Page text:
Although defendant did not dispute that plaintiff's bilateral vocal cord paralysis had resulted from damage to the recurrent laryngeal nerves during the surgery, defendant's expert testified that plaintiff's paralysis was an unfortunate complication of the surgery that did not imply malpractice on the part of the surgeon. Plaintiff's expert testified that the plaintiff's bilateral vocal cord paralysis ordinarily would not have occurred absent negligence on the part of the operating physician in clearing the trachea without locating and protecting the recurrent laryngeal nerves and in using electrocautery to control bleeding in the glandular area of the trachea. Thus, plaintiff's evidence in the case at bar established that her bilateral vocal cord paralysis resulted from damage to her recurrent laryngeal nerves, but did not conclusively prove how or why the nerves were damaged. Accordingly, we determine that the trial court should have instructed the jury regarding res ipsa loquitur in the instant cause and therefore reverse the court's judgment and remand the matter for a new trial.

Defendant argues that the res ipsa loquitur instruction issue has not been preserved for review because the record does not include the res ipsa loquitur instruction plaintiff tendered to the trial court. The record clearly shows that plaintiff tendered a res ipsa loquitur instruction to the trial court, that defendant objected on the ground that the facts did not support a res ipsa loquitur instruction, and that the trial court excluded the instruction based upon defendant's argument. In her post-trial motion, plaintiff renewed her contention that the res ipsa loquitur instruction should have been given, and she raises that claim again on appeal. Accordingly, we find that the question has been properly preserved for review. Defendant also argues that plaintiff did not tender a standard res ipsa loquitur instruction, but we do not address this contention since it was not presented to the trial court and is accordingly waived on appeal.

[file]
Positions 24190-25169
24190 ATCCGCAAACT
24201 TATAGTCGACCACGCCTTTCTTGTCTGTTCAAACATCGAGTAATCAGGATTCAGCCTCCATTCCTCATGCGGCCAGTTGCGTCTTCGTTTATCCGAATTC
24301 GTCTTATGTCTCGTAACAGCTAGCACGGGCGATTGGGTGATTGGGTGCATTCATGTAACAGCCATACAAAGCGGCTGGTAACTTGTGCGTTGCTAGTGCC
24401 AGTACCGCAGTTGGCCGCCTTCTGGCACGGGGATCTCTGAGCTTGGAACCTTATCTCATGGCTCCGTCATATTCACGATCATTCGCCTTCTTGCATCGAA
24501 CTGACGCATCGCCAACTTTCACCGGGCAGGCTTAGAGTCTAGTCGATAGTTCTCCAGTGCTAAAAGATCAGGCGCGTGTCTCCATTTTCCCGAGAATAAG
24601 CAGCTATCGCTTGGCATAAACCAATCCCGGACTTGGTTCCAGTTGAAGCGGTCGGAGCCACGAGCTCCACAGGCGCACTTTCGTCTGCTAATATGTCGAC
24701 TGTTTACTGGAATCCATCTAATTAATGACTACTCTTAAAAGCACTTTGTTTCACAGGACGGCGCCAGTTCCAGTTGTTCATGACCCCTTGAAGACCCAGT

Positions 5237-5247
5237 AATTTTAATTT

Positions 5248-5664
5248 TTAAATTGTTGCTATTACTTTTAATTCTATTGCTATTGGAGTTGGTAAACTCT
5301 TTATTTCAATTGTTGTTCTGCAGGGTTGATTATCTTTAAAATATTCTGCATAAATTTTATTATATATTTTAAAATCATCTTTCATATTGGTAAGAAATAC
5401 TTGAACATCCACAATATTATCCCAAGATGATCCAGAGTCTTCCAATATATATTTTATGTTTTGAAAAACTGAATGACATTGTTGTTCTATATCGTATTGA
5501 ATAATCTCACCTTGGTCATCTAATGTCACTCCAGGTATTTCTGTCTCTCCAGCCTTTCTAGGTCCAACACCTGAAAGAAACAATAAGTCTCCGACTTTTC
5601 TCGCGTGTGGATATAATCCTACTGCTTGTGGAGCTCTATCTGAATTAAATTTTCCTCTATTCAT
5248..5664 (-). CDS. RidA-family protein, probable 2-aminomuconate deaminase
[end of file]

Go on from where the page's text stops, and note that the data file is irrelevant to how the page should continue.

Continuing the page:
We also determine that plaintiff was prejudiced by improper cross-examination of her expert witness. The record shows that during cross-examination of Dr. Bakst, defense counsel asked the physician whether he had ever been the subject of any medical disciplinary proceedings in California since 1977. Dr. Bakst responded that he had not. Defense counsel then tendered to Dr. Bakst a document dated November 1985 that had been filed by the California State medical licensing board against Dr. Bakst. At the time of trial, this November 1985 disciplinary matter was still pending final Disposition by the board. Defense counsel then elicited from the witness affirmative responses that the document contained certain specific allegations of incompetence on the part of Dr. Bakst. Counsel for plaintiff objected to this line of cross-examination.